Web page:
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Adam Schiff Pushes Back On Trump's Russia Tweets

As United States intelligence officials continue to investigate allegations about the run-up to the 2016 presidential election — both levied against and made by Donald Trump and his administration — the president is clearly agitated. On Monday, the House Intelligence Committee held a hearing to hash out the investigation into Russia's interference in the outcome of the race between Trump and opponent Hillary Clinton, whether Trump's people colluded with the foreign government, and Trump's own outlandish, wholly unsubstantiated claim that President Obama wiretapped Trump Tower, Trump's New York City home base, during the campaign last year. Shortly before, the president embarked on one of his trademark Twitter tirades about the whole situation, and California Rep. Adam Schiff's response to Trump's Russia tweets firmly highlighted their ridiculousness.

In a series of tweets, Trump blasted the question of whether members of his team had any hand in coordinating the cyber attacks targeting Clinton Campaign Chairman John Podesta, for example, and the onslaught of misinformation online that possibly swayed votes in Trump's favor as "FAKE NEWS." He then accused Democrats of having made up the story completely. But Schiff, who's the top Democrat on the House Intelligence Committee, was 100 percent unimpressed and pushed (or, rather, tweeted) back — hard. And he summed up his four-part rebuttal with a terse request that many Americans have been phrasing much less politely: "Please stop."

"Mr. President, the Russians hacked our election and interfered," he wrote, referring to a post-election report from intelligence agencies like the FBI, CIA, and the NSA that concluded as much. "No one disputes this now, but you. This is what is called 'fact.'"

In fact, as the hearing got underway not long after, FBI Director James Comey confirmed both that there is an official, ongoing investigation into Russia's interference in the election, as well as the role Trump's team played in that effort, if any, according to The Washington Post. The Trump team has vehemently denied that it colluded with Russia, but has not responded to Romper's requests for additional comment.

Suspicions about collusion between Trump campaign officials and the Kremlin reached a crescendo among the public in mid-February. That's when National Security Advisor Michael Flynn resigned his post after it was revealed that he had lied about having had a conversation with the Russian ambassador, Sergey Kislyak. Soon after, Attorney General Jeff Sessions recused himself from any possible investigations into the Russia matter when it came to light that he had failed to disclose his own conversations with Kislyak under oath during his confirmation hearing. Sessions, for his part, has insisted that the conversations were innocuous, and has denied misleading the Senate during his confirmation hearing.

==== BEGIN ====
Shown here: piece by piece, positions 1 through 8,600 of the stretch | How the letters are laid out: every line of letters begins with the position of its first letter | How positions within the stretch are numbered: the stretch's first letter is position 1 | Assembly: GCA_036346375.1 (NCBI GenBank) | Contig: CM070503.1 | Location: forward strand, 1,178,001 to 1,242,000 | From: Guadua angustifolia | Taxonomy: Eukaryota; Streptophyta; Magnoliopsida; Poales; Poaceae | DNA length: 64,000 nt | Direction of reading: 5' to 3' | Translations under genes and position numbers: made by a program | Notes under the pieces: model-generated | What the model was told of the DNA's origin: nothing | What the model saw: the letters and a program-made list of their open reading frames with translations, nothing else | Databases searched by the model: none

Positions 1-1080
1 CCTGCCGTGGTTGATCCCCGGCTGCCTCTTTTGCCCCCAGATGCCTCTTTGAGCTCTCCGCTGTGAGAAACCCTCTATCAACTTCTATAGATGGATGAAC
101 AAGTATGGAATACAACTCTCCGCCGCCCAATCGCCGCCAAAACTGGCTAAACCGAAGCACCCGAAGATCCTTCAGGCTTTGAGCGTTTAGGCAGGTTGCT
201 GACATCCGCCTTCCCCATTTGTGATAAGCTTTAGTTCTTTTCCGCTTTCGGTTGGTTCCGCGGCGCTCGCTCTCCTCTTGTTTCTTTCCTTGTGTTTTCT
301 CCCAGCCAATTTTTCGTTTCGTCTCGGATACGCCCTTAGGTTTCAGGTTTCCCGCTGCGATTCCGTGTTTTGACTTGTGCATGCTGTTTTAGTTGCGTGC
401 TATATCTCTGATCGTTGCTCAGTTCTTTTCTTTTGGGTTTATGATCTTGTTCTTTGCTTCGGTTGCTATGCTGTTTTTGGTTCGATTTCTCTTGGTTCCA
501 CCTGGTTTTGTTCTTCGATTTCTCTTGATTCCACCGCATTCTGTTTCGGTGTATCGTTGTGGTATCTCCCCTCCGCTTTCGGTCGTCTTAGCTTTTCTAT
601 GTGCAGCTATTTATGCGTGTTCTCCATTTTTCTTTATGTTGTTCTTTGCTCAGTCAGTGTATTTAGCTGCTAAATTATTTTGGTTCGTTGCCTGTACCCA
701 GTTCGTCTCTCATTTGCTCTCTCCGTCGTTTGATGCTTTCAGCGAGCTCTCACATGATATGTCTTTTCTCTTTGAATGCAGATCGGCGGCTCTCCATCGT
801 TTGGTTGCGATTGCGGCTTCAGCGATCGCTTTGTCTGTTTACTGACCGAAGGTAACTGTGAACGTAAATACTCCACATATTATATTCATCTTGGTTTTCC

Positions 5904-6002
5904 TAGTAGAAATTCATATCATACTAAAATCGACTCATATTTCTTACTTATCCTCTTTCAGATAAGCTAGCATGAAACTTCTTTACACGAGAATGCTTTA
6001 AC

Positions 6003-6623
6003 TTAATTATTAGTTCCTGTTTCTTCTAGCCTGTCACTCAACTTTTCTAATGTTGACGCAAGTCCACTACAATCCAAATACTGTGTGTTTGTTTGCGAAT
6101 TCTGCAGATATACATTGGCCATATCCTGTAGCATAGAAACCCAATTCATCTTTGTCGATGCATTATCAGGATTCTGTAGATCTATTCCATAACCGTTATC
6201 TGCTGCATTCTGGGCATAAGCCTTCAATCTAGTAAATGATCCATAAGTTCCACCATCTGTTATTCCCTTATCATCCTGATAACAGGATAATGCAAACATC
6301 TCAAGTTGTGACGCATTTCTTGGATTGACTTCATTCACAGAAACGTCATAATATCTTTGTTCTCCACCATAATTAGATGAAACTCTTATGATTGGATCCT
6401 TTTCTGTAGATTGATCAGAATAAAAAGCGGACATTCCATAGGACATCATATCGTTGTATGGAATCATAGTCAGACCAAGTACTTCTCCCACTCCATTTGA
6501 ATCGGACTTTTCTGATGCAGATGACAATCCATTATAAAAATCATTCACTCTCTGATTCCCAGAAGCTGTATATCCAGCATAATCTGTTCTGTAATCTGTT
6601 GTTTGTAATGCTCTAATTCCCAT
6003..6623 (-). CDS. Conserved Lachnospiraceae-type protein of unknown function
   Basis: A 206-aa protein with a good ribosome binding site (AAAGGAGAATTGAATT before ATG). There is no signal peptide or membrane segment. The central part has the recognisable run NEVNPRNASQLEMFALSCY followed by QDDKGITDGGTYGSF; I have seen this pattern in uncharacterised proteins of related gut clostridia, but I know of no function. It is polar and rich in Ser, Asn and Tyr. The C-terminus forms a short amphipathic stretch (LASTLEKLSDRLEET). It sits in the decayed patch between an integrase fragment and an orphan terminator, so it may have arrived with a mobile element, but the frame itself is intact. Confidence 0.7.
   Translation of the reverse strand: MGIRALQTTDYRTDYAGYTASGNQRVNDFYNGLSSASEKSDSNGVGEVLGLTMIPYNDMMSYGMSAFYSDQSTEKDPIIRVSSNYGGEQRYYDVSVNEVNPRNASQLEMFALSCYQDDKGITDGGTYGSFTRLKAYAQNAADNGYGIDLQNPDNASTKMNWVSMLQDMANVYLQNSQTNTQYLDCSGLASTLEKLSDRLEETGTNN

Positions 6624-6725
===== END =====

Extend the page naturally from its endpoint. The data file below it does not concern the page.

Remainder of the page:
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Next, Schiff turned his attention to the baseless allegation that President Obama had tapped Trump's phones, which Trump made on Twitter two weeks ago. He never cited any evidence to back it up. "As you will see during our hearing, Mr. President, there is no evidence Mr. Obama tapped your phones. This is what is called 'fiction,'" Schiff wrote.

And Schiff's promise came true: To no one's surprise, Comey said Monday during the hearing that there is "no information" to support Trump's inflammatory claim, Politico reported. Likewise, NSA director Michael Rogers formally debunked the follow-up accusation of White House Press Secretary Sean Spicer that British intelligence officials had spied on Trump on behalf of the United States — a similarly incendiary allegation that appears to have no relationship to reality. It's also one that Schiff went after in his tweetstorm, pointing out that such talk is "harming our relationships with key allies" and amounts to "collateral damage."

"The intelligence community concluded the Russians will interfere again," Schiff concluded. "This is why full investigation is important to country. Please stop."

It's not at all likely that Trump will heed that advice and stop tweeting and saying dangerous nonsense. On Monday, though, the voices of reason in the federal government had their change to rebuke his harmful, careless rhetoric — at least for one day.